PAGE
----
Big Data Mining

The term “Big Data” appeared for first time in 1998 in a Silicon Graphics (SGI) slide deck by John Mashey with the title “Big Data and the Next Wave of InfraStress”. Big Data mining was very relevant from the beginning, as the first book mentioning “Big Data” is a data mining book that appeared also in 1998 by Weiss and Indrukya. However, the first academic paper with the words “Big Data” in the title appeared a bit later in 2000 in a paper by Diebold.

The origin of the term “Big Data” is due to the fact that we are creating a huge amount of data every day. Usama Fayyad in his invited talk at the KDD BigMine’12 Workshop presented amazing data numbers about internet usage, among them the following: each day Google has more than 1 billion queries per day, Twitter has more than 250 milion tweets per day, Facebook has more than 800 million updates per day, and YouTube has more than 4 billion views per day.┬áThe data produced nowadays is estimated in the order of zettabytes, and it is growing around 40% every year.

A new large source of data is going to be generated from mobile devices, and big companies such as Google, Apple, Facebook, Yahoo, Twitter are starting to look carefully to this data to find useful patterns to improve user experience. Alex ‘Sandy’ Pentland in his ‘Human Dynamics Laboratory’ at MIT, is doing research in finding patterns in mobile data about what users do, not what they say they do.

We need new algorithms, and new tools to deal with all of this data. Doug Laney was the first to mention the 3 V’s of Big Data management:

  • Volume: there is more data than ever before, its size continues increasing, but not the percent of data that our tools can process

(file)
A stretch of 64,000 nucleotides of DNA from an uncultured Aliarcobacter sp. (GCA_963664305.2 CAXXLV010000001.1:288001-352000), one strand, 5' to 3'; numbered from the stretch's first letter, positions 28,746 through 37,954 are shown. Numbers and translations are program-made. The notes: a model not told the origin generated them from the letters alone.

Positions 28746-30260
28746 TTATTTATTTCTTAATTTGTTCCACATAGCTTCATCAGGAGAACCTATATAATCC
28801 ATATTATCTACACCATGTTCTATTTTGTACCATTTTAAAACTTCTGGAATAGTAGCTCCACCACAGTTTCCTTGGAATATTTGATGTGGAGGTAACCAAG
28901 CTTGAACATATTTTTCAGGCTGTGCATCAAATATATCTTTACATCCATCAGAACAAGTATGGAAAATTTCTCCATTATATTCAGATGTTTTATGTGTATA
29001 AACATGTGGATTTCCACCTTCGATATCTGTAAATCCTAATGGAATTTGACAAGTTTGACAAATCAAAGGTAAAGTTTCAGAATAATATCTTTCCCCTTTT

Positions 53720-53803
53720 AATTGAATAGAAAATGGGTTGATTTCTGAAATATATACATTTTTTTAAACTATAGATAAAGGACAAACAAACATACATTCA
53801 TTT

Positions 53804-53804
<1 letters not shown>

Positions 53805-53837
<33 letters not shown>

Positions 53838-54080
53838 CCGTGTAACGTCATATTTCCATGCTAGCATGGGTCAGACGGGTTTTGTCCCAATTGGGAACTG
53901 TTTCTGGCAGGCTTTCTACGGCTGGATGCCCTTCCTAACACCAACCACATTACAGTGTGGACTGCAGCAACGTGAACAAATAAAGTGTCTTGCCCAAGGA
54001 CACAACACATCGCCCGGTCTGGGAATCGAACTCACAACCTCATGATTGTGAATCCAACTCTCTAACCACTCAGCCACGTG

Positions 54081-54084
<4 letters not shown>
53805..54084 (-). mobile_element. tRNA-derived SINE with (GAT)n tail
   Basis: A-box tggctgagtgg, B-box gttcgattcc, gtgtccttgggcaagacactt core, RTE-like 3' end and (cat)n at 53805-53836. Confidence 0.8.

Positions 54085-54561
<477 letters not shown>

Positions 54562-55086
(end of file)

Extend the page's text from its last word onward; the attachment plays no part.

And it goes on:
• Variety: there are many different types of data, as text, sensor data, audio, video, graph, and more
  • Velocity: data is arriving continuously as streams of data, and we are interested in obtaining useful information from it in real time

Nowadays, there are two more V’s:

  • Variability: there are changes in the structure of the data and how users want to interpret that data
  • Value: business value that gives organizations a competitive advantage, due to the ability of making decisions based in answering questions that were previously considered beyond reach

Gartner summarizes this in their definition of Big Data in 2012 as high volume, velocity and variety information assets that demand cost-effective, innovative forms of information processing for enhanced insight and decision making.

There are many applications of Big Data, for example the following:

  • Business: costumer personalization, churn detection
  • Technology: reducing process time from hours to seconds
  • Health: mining DNA of each person, to discover, monitor and improve health aspects of every one
  • Smart cities: cities focused on sustainable economic development and high quality of life, with wise management of natural resources

These applications will allow people to have better services, better costumer experiences, and also be healthier, as personal data will permit to prevent and detect illness much earlier than before.

References

Wei Fan, Albert Bifet Mining Big Data: Current Status, and Forecast to the Future SIGKDD Explorations 14(2): 1-5 (2012)